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Massachusetts MMA regulation draws near, awaits Governor's signature

UFC President Dana White mentioned the historic and beloved Fenway Park as a possible venue for the promotion’s anticipated Boston debut in mid to late 2010 during the UFC 101 post-fight press conference in the early morning hours of Aug. 9.

What started as enthusiastic optimism now seems like a foregone conclusion.

A bill to legalize mixed martial arts in Massachusetts recently cleared its latest hurdle in the legislative process after breezing through the State Senate by a vote of 34-1.

The bill then headed to the House Ways and Means Committee for additional consideration, where it sailed through by a vote of 144-10. All that remains is a signature from Governor Deval Patrick and it's go-time.

The Ultimate Fighting Championship (UFC) officials stormed Massachusetts earlier this year, attempting to convince lawmakers in the "Bay State" that mixed martial arts regulation is good for them and the state economy … to the tune of $12.3 million in just one weekend.

The latest dog and pony show appeared to have done the trick during a State House hearing held back in April. If all goes according to plan, the promotion is hoping to stage a major pay-per-view (PPV) event at some point in 2010.

Boston’s TD Banknorth Garden is also under consideration to host the planned event.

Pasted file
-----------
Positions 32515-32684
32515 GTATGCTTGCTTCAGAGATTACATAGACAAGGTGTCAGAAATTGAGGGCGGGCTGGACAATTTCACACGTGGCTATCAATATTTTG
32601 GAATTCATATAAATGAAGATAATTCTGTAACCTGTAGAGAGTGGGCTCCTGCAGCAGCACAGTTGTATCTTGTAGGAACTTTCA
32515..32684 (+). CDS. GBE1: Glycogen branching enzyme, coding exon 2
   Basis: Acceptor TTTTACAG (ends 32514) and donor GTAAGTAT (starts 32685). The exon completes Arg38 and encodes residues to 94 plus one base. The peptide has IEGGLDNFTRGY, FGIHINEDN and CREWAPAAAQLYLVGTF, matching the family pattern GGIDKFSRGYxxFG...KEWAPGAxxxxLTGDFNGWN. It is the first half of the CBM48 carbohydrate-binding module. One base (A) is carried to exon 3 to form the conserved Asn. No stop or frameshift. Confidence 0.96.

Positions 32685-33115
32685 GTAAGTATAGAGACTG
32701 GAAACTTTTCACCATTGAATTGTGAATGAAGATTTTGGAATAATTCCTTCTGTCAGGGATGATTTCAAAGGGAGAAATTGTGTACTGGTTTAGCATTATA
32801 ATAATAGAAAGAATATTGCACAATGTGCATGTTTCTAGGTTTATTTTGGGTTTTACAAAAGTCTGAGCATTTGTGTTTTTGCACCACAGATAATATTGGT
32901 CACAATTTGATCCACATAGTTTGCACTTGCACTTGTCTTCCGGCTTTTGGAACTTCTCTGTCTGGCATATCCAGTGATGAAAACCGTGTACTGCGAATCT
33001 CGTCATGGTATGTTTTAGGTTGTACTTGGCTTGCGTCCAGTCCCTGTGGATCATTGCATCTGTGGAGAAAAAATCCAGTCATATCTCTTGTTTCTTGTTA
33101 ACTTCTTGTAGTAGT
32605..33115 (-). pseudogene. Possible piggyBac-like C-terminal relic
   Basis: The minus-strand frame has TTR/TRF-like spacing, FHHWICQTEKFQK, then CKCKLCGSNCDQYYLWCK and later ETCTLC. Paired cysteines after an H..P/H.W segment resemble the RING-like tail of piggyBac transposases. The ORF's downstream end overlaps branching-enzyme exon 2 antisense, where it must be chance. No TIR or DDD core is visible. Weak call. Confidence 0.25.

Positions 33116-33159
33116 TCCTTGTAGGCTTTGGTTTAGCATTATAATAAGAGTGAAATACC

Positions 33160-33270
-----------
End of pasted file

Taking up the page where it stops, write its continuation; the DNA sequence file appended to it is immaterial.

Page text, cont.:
Former number one lightweight contender and local-area fighter, Kenny Florian, UFC vice president of regulation and governmental affairs Marc Ratner, as well as general counsels Lawrence Epstein and Michael Mersch, comprised the UFC contingent charged with making the case for regulation.

Ratner has previously mentioned that a UFC Fan Expo could also accompany their freshman effort as a way to celebrate the move to Boston as well as reward Northeast fans for their patience.

It can’t come soon enough — Florian, Marcus Davis, Jorge Rivera and Gabriel Gonzaga are just a few of the talented fighters who hail from the region and would more than likely be featured on a New England card.

And remember that company president Dana White is from "Southie," which means that he would certainly pull out all the stops to ensure that his homecoming would be unforgettable.

The success of UFC 101 in Philadelphia can only help their cause as they continue to plow their way into unregulated markets. Zuffa held it’s first-ever Pennsylvania event just five months after the state sanctioned MMA, indicating the quick turnaround between regulation and a debut show.

MMA in Boston -- but not New York? No self-respecting New Yorker would stand for that.

Step aside, Mr. Reilly

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